Prescription Medication Sharing: A mixed methods study
- Principal Investigator: Deborah McCahon, Shoba Dawson
- 1 June 2022 to 31 May 2024
- Project No: 592
- Funding round: FR4
What do we know about this topic area?
Prescription medication sharing means lending medication prescribed for you to someone else or borrowing medication that has been prescribed for someone else. Studies show that around 50% of adults have shared prescription medicines. Medications are often shared with friends or family for good reasons such as to help relieve symptoms, make people feel better or to save time visiting a healthcare professional. When people share prescription medication however, they bypass the safety checks that healthcare professionals perform. Medication sharing can cause serious and potentially long-lasting consequences including allergic reaction, interaction with other medication or serious side effects due to use of a higher than necessary dose of a treatment.
There has been no research in the UK on prescription medication sharing. This study aims to find out
how often people in the UK share prescription medication
what influences people’s decisions to share medication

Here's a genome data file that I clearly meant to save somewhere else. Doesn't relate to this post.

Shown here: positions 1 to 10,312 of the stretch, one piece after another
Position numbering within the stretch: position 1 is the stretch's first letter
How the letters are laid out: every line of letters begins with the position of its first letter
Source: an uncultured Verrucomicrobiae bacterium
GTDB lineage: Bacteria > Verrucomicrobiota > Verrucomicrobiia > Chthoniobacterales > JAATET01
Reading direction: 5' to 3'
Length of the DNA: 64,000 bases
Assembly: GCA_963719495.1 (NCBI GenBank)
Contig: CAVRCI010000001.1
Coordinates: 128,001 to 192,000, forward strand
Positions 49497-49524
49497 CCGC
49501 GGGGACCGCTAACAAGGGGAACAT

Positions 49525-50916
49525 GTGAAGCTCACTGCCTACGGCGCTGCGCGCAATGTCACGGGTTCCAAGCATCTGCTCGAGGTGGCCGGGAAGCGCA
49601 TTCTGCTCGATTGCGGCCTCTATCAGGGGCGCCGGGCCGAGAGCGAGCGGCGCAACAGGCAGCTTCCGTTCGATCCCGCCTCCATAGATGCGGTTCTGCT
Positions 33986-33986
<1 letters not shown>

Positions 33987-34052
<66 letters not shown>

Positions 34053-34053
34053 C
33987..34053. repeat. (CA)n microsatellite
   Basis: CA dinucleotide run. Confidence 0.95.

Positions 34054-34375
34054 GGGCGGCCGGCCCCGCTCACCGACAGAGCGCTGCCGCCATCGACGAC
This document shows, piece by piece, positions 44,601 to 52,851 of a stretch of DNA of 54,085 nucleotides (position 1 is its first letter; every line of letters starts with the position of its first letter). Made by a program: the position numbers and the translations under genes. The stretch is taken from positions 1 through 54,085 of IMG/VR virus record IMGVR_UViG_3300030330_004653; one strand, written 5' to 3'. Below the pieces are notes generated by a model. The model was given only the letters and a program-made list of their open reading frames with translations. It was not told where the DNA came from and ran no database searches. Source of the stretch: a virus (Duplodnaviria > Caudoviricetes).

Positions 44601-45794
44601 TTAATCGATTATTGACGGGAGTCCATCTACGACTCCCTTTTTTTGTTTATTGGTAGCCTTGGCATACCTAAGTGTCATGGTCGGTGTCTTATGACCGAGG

what we can do to help to raise people’s awareness of the risks of medication sharing
This 3-part study will identify ways to help reduce the potential harms of medication sharing.
What are we doing?
1. We will conduct a telephone survey of 3000 people to identify the percentage of people in the UK who share medication prescribed by their doctor or given by a pharmacist. We will collect responses from people of different backgrounds, genders, age groups, ethnicities, and health. We will ask people if they have ever shared prescription medication (or would consider doing so in the future), how often and what medicines have been shared, and their reasons for doing so.
2. We will invite up to 25 survey participants to take part in an interview with a researcher. These participants will have a range of sharing and lending experiences be of different ages, ethnicity, and gender. We will interview up to 15 healthcare providers (for example, pharmacists, nurses, and GPs). The interviews will help us to better understand peoples’ reasons for sharing medication and their views of the risks of sharing medication.
3. We will hold workshops with patients, GPs, and community pharmacists to review the findings from projects 1 and 2. These workshops will be used to develop resources to reduce the risks of medication sharing.
What will be done with the findings?
We will work with patients and members of the public to make sure their views inform the research design, interpretation of findings, and how best to publicise results.
Findings and resources produced will be shared with patients, healthcare providers and policymakers (who decide how health services are provided) via the study website, social media, and blogs and through publication in journals and presentations at conferences and meetings.
Amount Awarded: £302,575